Bedtime in the bush…
Usually earlier than later…too much fresh air and good healthy food.
Often I struggle to get to sleep on the first night as the bush
is so quiet compared to the urban environment that I live in.
Here, I slept like a baby…but I was awakened by the roaring of the lion pride
as well as the calls of both Jackal and Hyena in the early morning.
An awesome chorus instead of my usual alarm clock.
As we left Unicorn Camp,
the moon was still visible above the Western horizon.
At the same time, the sun was rising in the East.
The perfect moment where day meets night.
A Guinea Fowl perches in the branches of a tree,
taking a moment to survey the surroundings for possible predators.
It was just as well that the bird had decided to stay in the tree,
as this Black-backed Jackal was sniffing around looking for an easy meal.
I noticed these communal spider webs everywhere.
Not the traditional web of the Golden Orb Spider,
but interesting never the less.
I do enjoy the colour of the leaves at this time of year.
This particular tree was still in its autumn “plumage”
The area has been devastated by the current drought situation
and good, soaking rains are required to get the vegetation back to normal.
This is what we were looking for,
the “owner” of this paw print…
Jason’s hand appearing out of the window of the cab
as he enlists the aid of his telemetry equipment
to locate the lions…
And who we find,
lying in the short grass on the side of the road?
The look on his face says it all
“Who dares to enter my domain without permission”?
The brothers, Matsieng and Zuhara are inseparable.
Time to show that I don’t need a dentist
While we were sitting quietly observing the pair,
some nearby Impala started alarm calling.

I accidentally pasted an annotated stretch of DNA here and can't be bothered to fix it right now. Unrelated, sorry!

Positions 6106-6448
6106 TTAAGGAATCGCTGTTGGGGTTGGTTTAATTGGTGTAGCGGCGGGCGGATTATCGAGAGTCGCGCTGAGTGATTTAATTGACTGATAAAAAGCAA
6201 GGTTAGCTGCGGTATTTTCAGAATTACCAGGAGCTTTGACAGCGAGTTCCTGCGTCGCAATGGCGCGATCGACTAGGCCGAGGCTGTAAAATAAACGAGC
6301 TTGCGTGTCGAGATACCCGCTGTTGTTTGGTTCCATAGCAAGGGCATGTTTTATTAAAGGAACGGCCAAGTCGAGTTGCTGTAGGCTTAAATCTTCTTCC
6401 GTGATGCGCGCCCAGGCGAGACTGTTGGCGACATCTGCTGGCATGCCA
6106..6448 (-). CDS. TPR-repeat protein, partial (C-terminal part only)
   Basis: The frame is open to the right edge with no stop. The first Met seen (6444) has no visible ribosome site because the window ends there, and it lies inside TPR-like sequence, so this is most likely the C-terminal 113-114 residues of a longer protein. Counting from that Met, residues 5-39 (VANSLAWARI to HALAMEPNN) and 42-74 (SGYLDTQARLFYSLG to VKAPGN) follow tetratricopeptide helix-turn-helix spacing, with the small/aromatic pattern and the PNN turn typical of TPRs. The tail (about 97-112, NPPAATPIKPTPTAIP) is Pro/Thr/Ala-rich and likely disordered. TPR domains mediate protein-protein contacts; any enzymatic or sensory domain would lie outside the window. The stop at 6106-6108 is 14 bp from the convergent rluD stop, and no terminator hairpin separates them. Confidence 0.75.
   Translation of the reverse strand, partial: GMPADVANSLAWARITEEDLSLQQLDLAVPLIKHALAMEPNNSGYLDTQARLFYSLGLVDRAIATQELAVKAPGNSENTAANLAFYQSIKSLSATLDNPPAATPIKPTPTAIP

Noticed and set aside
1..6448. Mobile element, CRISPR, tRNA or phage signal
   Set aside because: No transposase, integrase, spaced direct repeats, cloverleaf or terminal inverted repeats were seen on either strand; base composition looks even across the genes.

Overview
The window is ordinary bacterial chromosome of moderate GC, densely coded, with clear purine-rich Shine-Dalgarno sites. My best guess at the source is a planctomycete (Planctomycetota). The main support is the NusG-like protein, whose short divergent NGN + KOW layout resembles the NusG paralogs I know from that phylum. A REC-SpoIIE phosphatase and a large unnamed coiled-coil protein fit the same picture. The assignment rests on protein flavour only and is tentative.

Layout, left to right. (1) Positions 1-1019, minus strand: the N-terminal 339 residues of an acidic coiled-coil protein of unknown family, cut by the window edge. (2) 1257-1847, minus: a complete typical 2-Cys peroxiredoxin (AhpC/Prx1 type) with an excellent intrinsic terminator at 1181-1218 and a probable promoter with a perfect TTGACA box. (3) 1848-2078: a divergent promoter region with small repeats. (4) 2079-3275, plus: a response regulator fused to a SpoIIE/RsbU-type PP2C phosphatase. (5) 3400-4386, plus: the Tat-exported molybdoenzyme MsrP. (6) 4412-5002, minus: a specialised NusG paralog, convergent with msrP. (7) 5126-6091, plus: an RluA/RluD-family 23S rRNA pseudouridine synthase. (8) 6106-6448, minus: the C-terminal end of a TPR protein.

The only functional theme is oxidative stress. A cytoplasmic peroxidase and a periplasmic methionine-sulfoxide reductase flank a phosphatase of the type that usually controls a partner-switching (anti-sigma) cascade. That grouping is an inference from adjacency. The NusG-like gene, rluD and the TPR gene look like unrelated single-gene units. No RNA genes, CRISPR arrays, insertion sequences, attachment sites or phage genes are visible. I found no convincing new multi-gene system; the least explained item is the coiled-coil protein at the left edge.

Instantly, the brothers were on the move.
Could it possibly be the pride lionesses on a hunt?
I believe that those of us in the vehicle
were sort of hoping that we get to be part of the “hunt”.
As it turned out, it was a false alarm,
and the face tells the story…
“Looks like we might have to get our own meal today”
If this conservation effort is not successful,
this could be the last of the White Lions of Timbavati.
Jason, Linda and their staff are working tirelessly to stop that from occurring.
And by integrating back into the wild, the lions are playing their part as well.
Before the area became a conservancy, it was a working farm.
The then owners tried to farm with everything from fruit to tobacco and even cattle.
All without much success.
This is the last of the old staff quarters, currently is is being used as a store room.
The man who was forced to live here is STILL living on the property,
but in proper, eco-friendly accommodation.
We sadly had to say goodbye after a too short visit,
and head off on the N4 back to Johannesburg.
Once again the road was filled with large trucks
that loomed before us at the most inopportune moments
The road and the landscape are stunning…
I did not see the “Old Lady” as it was a Sunday,
and the boot was closed.
This is Linda Tucker,
CEO and Founder of the Global White Lion Protection Trust.
She is also the founder of the Linda Tucker Trust
that launched their “One United Roar” competition during our stay
This is what she shared with me: